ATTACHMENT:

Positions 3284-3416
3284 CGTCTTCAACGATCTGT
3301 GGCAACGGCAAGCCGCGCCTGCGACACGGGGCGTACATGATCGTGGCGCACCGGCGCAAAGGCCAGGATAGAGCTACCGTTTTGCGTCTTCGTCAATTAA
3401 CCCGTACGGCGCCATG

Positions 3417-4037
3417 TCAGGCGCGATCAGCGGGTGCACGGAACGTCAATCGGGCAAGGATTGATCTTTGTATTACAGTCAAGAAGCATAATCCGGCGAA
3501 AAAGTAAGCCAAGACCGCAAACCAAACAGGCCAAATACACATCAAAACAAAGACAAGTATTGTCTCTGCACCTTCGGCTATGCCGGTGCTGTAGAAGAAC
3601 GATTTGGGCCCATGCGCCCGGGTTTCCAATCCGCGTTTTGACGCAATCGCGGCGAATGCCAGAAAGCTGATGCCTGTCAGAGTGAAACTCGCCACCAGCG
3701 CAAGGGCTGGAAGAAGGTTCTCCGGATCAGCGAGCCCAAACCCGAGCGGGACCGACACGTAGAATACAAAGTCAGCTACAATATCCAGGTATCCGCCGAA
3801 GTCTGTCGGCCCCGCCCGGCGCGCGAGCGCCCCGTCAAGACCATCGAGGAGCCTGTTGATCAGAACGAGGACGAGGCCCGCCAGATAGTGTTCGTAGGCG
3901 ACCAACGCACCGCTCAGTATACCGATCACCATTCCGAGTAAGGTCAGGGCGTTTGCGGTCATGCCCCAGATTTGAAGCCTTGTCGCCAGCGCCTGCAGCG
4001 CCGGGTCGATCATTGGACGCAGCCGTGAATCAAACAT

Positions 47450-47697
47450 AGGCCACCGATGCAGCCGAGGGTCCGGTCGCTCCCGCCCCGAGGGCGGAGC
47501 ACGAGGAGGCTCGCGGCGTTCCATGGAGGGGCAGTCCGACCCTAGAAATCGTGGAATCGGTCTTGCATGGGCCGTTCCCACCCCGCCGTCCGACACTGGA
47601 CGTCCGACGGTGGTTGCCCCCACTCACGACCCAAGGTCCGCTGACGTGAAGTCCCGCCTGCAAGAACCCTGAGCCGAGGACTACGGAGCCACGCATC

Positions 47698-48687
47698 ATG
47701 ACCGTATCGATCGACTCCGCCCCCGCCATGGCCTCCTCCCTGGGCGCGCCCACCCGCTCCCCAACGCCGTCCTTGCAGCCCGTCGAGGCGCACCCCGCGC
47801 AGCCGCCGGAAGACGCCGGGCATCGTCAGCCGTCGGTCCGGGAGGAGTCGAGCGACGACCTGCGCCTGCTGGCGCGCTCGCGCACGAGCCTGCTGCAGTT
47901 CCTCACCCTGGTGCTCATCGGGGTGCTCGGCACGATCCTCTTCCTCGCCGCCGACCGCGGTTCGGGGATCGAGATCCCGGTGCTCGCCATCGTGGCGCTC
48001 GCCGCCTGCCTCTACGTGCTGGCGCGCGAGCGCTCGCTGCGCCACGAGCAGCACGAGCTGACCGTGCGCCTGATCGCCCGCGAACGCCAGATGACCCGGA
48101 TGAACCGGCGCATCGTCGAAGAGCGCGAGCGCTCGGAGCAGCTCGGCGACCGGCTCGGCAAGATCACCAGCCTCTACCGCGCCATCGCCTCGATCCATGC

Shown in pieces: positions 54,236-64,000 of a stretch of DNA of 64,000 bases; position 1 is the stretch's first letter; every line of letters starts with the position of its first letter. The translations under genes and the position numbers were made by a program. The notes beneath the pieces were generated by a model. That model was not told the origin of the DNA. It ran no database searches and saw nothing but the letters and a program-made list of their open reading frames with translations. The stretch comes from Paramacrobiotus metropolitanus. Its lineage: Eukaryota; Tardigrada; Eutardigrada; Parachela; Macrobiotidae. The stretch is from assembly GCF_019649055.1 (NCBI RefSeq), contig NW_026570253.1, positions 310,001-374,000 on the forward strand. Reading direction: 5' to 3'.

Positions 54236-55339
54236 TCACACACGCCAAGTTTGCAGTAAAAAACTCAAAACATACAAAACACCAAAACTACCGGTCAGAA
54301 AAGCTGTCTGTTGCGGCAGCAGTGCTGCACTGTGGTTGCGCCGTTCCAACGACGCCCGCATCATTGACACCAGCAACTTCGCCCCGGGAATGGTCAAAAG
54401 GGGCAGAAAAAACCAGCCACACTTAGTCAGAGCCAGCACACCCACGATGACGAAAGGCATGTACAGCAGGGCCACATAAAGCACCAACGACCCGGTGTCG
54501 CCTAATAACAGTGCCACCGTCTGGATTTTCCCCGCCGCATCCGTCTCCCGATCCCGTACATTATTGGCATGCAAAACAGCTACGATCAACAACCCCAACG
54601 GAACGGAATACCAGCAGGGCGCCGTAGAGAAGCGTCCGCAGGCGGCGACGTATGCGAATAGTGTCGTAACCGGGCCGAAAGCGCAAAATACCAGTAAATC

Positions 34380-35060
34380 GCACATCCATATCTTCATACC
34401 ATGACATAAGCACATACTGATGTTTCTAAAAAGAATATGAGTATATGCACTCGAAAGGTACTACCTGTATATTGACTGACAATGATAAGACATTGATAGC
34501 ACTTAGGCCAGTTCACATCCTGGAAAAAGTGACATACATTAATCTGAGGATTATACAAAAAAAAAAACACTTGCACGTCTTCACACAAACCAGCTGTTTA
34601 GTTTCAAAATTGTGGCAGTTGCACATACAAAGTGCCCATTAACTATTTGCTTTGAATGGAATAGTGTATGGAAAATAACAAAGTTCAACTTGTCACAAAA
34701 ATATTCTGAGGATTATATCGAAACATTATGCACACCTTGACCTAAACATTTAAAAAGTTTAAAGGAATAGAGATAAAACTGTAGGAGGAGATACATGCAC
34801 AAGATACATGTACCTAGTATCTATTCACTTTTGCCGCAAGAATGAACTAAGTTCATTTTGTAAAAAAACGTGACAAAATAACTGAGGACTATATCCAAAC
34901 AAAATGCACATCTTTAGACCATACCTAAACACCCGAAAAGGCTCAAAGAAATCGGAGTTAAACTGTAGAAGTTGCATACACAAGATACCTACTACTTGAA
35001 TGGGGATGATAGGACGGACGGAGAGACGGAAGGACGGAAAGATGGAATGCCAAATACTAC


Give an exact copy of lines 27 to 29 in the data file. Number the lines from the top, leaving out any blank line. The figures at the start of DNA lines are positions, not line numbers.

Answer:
54301 AAGCTGTCTGTTGCGGCAGCAGTGCTGCACTGTGGTTGCGCCGTTCCAACGACGCCCGCATCATTGACACCAGCAACTTCGCCCCGGGAATGGTCAAAAG
54401 GGGCAGAAAAAACCAGCCACACTTAGTCAGAGCCAGCACACCCACGATGACGAAAGGCATGTACAGCAGGGCCACATAAAGCACCAACGACCCGGTGTCG
54501 CCTAATAACAGTGCCACCGTCTGGATTTTCCCCGCCGCATCCGTCTCCCGATCCCGTACATTATTGGCATGCAAAACAGCTACGATCAACAACCCCAACG